Armed with a devastating setlist and a centerpiece jam for the ages, Phish annihilated Dick’s for a second straight night, playing a show that stepped onto the top shelf of 2012. After Friday night, few could imagine how the band would follow a performance of such magnitude, but they did just fine and then some. Centering the show on a sublime 45-minute sequence of “Golden Age > Caspian > Light,” the band not only met their level of creativity on display on night one, but in the course of a single jam, surpassed it. I’m not sure where “Light” might fall on a Top Ten all-time jams list, but one can be sure its on there! Phish seems to have found a new home out here in the Rockies, feeling comfortable to let loose and tap into the source on a nightly basis, and the results have been nothing short of astounding.
A recap of a show that opened with “Antelope” for the first time since 1990, and featured a significant “Tweezer” in the first set would presumably lead with the opening half. But on a night when Phish played one of the greatest jams I have ever witnessed, first things must come first. Even a staggering second-set-opening couplet of “Golden Age” and, arguably, the greatest “Caspian” ever played must wait, because on this night, “Light” stole the entire show. Since the beginning of 2012, no song has consistently broke new ground than the metaphysical anthem, but last night, Phish used the modern vehicle to showcase where they are, musically, right now—and that place is Shangri-La. It’s been ages since the band has played such emotionally moving music on a routine basis. The level of interplay and communication between band members, at this point, is dialed in to the point of subconscious, and when everything clicks, “Light” happens.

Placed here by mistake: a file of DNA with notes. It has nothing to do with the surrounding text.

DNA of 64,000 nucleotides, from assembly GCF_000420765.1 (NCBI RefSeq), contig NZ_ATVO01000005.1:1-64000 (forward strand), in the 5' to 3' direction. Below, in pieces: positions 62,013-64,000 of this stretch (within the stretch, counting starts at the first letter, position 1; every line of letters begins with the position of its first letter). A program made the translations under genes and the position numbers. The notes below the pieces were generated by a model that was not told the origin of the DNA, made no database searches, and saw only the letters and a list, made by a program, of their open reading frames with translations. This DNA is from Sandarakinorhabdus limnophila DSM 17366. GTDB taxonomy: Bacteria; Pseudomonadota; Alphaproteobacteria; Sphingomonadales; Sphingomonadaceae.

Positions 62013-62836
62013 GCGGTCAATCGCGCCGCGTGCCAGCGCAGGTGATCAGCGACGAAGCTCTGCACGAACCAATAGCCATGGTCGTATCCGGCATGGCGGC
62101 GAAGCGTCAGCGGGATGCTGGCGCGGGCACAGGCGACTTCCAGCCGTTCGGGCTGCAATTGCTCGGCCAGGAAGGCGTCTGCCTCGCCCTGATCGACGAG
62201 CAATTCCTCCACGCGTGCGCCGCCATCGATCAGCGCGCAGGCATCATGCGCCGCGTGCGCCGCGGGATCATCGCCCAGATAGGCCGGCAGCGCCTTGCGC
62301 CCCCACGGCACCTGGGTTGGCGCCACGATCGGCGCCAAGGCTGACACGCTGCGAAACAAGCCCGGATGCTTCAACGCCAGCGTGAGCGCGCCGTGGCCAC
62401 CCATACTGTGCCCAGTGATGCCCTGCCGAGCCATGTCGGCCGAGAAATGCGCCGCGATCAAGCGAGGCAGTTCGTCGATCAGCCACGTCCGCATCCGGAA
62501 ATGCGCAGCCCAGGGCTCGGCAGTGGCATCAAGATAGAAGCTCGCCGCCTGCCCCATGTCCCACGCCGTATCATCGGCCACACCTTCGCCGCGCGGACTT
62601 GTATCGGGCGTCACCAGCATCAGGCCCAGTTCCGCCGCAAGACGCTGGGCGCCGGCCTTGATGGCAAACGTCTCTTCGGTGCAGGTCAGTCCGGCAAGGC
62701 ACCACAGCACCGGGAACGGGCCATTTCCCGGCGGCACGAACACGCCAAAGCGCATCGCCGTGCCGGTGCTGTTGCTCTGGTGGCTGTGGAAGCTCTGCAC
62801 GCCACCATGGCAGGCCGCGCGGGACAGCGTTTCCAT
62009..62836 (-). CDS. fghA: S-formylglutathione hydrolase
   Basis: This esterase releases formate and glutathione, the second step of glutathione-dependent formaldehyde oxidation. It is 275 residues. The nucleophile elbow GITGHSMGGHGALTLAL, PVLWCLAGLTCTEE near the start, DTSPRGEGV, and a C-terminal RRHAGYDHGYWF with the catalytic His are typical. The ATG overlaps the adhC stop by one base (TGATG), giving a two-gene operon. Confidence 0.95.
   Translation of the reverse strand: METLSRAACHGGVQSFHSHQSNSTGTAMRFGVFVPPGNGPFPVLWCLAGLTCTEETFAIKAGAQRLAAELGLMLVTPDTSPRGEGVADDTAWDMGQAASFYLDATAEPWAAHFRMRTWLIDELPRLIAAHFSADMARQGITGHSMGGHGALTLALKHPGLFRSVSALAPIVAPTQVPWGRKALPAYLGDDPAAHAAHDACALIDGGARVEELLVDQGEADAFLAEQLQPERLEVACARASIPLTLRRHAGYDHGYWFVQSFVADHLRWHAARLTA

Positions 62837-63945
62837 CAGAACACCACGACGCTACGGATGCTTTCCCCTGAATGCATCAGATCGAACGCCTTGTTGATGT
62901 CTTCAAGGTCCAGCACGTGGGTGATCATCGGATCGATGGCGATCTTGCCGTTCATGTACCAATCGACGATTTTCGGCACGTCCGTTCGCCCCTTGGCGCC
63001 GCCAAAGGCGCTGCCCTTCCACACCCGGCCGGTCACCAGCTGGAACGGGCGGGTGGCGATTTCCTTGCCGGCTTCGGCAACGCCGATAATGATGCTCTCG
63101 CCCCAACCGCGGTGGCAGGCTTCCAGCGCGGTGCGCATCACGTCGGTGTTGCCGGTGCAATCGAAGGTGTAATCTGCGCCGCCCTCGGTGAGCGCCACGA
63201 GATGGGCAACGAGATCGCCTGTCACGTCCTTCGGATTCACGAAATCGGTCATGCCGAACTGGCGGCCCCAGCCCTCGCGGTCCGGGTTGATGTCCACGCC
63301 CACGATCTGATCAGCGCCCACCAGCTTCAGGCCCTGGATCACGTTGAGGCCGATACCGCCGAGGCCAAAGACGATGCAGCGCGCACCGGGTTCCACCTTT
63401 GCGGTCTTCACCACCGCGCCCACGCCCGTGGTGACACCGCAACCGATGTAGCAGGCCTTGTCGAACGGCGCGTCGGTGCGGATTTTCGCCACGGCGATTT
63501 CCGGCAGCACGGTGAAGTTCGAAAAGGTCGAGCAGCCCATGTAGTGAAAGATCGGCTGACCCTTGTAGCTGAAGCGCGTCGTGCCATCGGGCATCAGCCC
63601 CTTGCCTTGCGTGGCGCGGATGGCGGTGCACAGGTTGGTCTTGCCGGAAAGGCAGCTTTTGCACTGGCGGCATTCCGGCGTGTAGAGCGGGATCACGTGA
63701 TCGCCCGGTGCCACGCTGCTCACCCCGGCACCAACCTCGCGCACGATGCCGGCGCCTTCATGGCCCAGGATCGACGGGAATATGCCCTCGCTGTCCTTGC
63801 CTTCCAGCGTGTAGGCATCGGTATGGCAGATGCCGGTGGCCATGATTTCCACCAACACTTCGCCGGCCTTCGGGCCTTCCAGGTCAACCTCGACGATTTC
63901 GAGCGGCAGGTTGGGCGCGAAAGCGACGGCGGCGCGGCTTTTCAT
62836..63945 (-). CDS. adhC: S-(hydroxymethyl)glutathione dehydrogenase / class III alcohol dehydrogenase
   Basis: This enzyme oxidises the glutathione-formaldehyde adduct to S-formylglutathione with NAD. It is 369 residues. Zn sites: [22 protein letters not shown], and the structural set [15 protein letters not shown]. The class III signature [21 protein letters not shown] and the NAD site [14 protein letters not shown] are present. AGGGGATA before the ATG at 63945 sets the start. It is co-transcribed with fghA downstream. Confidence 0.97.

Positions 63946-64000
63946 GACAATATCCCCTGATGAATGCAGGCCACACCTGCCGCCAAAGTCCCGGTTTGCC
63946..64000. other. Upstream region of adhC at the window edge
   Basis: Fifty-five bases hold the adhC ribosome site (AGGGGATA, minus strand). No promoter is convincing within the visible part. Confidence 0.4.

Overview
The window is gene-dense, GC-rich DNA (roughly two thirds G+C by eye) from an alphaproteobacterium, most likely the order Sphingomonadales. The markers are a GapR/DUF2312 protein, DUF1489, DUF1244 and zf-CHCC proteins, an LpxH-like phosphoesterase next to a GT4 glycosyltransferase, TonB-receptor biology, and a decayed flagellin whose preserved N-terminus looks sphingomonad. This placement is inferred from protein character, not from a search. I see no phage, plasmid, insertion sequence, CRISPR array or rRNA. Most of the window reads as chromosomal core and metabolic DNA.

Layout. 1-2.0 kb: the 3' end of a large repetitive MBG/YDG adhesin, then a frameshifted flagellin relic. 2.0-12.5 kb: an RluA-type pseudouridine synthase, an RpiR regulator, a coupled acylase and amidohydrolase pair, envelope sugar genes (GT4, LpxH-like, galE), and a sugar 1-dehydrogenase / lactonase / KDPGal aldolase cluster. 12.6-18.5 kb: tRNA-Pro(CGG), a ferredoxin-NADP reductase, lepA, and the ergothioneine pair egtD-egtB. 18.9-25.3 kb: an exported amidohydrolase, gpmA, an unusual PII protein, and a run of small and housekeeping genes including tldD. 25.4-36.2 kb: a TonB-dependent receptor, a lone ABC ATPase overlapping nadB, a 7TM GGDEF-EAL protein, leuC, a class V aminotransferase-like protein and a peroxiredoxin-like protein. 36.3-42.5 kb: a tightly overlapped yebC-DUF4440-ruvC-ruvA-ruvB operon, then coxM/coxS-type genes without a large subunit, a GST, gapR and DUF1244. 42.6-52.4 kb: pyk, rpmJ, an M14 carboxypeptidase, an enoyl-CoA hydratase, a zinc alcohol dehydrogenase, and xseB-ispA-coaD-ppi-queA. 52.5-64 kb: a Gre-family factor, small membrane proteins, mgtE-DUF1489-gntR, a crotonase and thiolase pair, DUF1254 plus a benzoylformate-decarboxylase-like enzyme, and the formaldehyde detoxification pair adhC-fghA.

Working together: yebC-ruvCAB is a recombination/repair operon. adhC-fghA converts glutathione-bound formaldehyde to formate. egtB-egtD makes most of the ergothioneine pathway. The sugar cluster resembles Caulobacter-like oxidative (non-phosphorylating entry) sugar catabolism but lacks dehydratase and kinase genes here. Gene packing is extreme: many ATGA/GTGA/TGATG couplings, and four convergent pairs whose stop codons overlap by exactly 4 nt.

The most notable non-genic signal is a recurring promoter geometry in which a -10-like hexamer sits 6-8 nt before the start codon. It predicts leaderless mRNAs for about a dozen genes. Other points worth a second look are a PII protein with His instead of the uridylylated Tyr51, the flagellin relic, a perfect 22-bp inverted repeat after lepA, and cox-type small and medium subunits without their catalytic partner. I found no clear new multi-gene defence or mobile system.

Fusing just about everything they do into a single, all-encompassing jam, Phish unveiled a timeless piece of music that floored everyone in the stadium. When the band dropped into their modern staple for the final time of summer with astonishing momentum, everyone know we were in for something special. The band had been locked into IT since they stepped afoot Dick’s stage, but this was something else altogether; this was Phish at the most supreme level. Flowing between feels—never stagnant, but seeing ideas to fruition—the guys held nothing back. At one point, as they were deep into the excursion and slaying IT like we’ve never seen, it felt like they might just continue jamming forever and we’d all just transcend together; our own 2012 arrival. The energy that moved between the stage and every one in the stadium was so tangible—as the late WWF announcer, Gorilla Monsoon once said, “You could cut it with a knife!” This jam—musically and metaphysically—realized the meaning of Phish. Soaring through the universe on a flawless soundtrack, everyone felt locked into IT; the entire experience grew into something far larger than the magical music pouring from stage. But the music is stuff of instant legend. Seductive groove? Check. Percussive wonderment? Check. Bliss? Check. Darkness? Check. Totally original music? Check. Fluid, full-band rock peak? Check. And on and on and on. Honestly, I’ve heard this four times already, and damn if not’s one of the greatest moments in the history of Phish.